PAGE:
The Global Slavery Index found the most potent governmental responses to modern slavery in Norway, among others. In what concerns Norway’s efforts to eradicate the prevalence of modern slavery incidents, their political paradigm is outlined in their anti-trafficking and forced labour provisions in both their constitutional text and the 2005 Penal Code. In practice, the social construct of when extraterritorial jurisdiction applies to acts committed abroad is quite complex: provisions related to slavery and forced labour are found in the Norwegian Constitution in Article 93, which declares, “No one may be subjected to torture or other inhuman or degrading treatment or punishment: no one shall be held in slavery or required to perform forced labour; the authorities of the State shall protect the right to life and oppose torture, slavery, forced labour, and other forms of inhuman or degrading treatment.” Section 5(1) of the Norwegian New General Civil Penal Code of 2005 “Application of the criminal legislation to acts committed abroad”18 provides for passive personality jurisdiction, a limited universal jurisdiction, and specifies when Norwegian criminal legislation applies to acts committed abroad by a Norwegian national, a person resident in Norway, or acts committed on behalf of an enterprise registered in Norway. Section 5(2) further specifies the applicability of the criminal legislation to acts committed abroad by an alleged perpetrator who is — or who since the act has become — a national of or is resident in another Nordic country and is staying in Norway. This section addresses the extraterritorial reach of the Penal Code, requiring that for the Penal Code to apply to acts committed abroad, the act must be regarded as directed towards the Norwegian State or a Norwegian State authority, acts that are punishable under the law of the country in which the crimes were committed, acts considered war crimes, genocide, crime against humanity, a breach of international law of war, or forced marriage, among others. Individuals who have stayed in Norway for a specific time or who have been granted a formal residence permit following the applicable immigration laws and who are domiciled at the time an investigation is opened are considered to be residents in Norway, whereas persons who have no connection to Norway and are only visiting for holiday or business — or applying for asylum — and are present in Norway when investigations are opened are considered to bear presence in Norway. In both instances, Norway retains jurisdiction even if the alleged perpetrators leave the country after initiating an investigation. It is especially noteworthy that this section pinpoints prosecutions to be instituted when in the “public interest”, reflecting the specificities of an alleged perpetrator not being a Norwegian national or residing in Norway when a prosecution is instituted. Section 6 of the Penal Code establishes absolute universal jurisdiction over acts for which Norway has the right or obligation to prosecute under international law or agreements with foreign states. There is currently no legislation in place in Norway that prohibits servitude. As previously mentioned, it is not unusual for states to adopt a selective or nitpicking approach when it comes to applying international law to the issue of human trafficking.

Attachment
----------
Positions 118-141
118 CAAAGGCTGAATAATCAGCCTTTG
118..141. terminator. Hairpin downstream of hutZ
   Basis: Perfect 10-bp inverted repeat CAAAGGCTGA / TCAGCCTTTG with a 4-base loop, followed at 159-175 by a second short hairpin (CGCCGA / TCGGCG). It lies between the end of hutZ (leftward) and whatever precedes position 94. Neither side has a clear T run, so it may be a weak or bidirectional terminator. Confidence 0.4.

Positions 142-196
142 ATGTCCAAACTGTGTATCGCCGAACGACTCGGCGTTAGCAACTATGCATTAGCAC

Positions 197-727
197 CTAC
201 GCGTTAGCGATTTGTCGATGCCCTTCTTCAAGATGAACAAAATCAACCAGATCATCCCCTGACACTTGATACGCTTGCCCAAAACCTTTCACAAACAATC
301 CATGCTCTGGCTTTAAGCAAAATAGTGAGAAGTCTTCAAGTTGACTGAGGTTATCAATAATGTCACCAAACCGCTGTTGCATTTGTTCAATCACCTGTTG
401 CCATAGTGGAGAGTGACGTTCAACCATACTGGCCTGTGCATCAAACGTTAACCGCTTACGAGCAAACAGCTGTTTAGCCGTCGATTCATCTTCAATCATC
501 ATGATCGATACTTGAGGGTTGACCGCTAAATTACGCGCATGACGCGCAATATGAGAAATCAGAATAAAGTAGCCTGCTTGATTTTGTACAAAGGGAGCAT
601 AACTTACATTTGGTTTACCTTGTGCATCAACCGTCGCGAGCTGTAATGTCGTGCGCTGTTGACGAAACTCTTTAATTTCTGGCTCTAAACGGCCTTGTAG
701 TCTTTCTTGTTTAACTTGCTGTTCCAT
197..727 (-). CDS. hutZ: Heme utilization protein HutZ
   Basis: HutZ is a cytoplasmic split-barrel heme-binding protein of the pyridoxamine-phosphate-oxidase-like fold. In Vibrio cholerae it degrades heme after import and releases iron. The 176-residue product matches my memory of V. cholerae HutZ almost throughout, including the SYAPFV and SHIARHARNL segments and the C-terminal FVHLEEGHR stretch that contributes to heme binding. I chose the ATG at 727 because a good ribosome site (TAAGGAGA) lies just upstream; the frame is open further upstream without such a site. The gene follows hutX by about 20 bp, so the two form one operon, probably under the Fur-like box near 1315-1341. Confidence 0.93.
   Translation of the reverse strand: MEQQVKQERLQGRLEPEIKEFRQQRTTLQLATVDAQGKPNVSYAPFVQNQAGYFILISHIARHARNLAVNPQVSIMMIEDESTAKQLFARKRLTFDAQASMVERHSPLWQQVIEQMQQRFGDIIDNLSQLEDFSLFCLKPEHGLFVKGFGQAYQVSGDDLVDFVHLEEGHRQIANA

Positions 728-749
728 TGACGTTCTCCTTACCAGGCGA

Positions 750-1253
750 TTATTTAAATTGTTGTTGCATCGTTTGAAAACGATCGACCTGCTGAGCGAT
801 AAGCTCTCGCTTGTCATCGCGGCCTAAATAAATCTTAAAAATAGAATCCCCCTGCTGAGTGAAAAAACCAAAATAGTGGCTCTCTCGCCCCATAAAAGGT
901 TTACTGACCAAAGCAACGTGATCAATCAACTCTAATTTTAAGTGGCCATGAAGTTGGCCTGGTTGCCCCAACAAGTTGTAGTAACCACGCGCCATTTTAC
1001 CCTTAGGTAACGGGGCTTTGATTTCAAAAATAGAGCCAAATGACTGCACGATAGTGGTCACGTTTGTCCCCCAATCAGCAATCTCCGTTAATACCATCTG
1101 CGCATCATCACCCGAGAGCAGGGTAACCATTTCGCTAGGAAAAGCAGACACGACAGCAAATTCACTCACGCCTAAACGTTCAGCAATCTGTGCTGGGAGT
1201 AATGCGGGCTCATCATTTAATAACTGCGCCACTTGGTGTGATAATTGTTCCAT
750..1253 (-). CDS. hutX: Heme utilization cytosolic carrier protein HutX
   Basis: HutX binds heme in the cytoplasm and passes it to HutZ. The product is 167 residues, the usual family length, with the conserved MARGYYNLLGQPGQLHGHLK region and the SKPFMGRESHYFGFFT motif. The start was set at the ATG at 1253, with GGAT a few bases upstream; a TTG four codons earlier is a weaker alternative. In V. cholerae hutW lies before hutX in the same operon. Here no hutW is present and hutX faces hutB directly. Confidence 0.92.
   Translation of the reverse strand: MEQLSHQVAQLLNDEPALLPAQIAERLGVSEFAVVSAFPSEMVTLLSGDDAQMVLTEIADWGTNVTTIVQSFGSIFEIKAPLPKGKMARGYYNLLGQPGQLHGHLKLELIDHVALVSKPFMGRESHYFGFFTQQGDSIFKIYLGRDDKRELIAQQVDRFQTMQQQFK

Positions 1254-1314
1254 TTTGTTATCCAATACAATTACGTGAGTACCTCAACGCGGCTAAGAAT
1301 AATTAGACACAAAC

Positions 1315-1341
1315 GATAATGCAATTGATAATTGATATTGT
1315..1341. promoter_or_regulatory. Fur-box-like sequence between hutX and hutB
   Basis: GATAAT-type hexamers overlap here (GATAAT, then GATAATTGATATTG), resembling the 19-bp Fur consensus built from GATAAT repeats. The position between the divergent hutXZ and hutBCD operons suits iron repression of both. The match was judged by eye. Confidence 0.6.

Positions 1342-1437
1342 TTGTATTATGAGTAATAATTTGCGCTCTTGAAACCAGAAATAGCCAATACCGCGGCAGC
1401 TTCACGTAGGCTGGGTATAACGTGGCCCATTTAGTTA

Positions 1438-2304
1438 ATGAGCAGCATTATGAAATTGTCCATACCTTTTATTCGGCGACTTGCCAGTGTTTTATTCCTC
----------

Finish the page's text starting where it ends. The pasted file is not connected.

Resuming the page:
Given the aforementioned provisions in the Norwegian Penal Code, the scope of universal jurisdiction, and the principle of double criminality (as per the Penal Code), it is established that a prosecution of an act committed abroad can only proceed if said act also constitutes a crime in the country where it occurred. Additionally, this requires that the alleged perpetrator is either a Norwegian national or a habitual resident in Norway. It is essential to clarify that in 2020, 94 nations (49%) had no criminal legislation prohibiting slavery, 112 countries (58%) appeared not to have put in place penal provisions punishing forced labour, while 170 (88%) had not criminalised slavery-like practices, and 180 states (93%) had not enacted legislative provisions criminalising servitude19. One of the most challenging obstacles is how different countries define and categorise extraditable crime. Although the prohibition of slavery, slavery-like practices, forced labour and servitude are enshrined in international law, domestic law often fails to align: there are limited options for prosecuting alleged exploitation of forced labour or servitude if both the requesting and requested countries lack proper domestic legislation beyond that of human trafficking.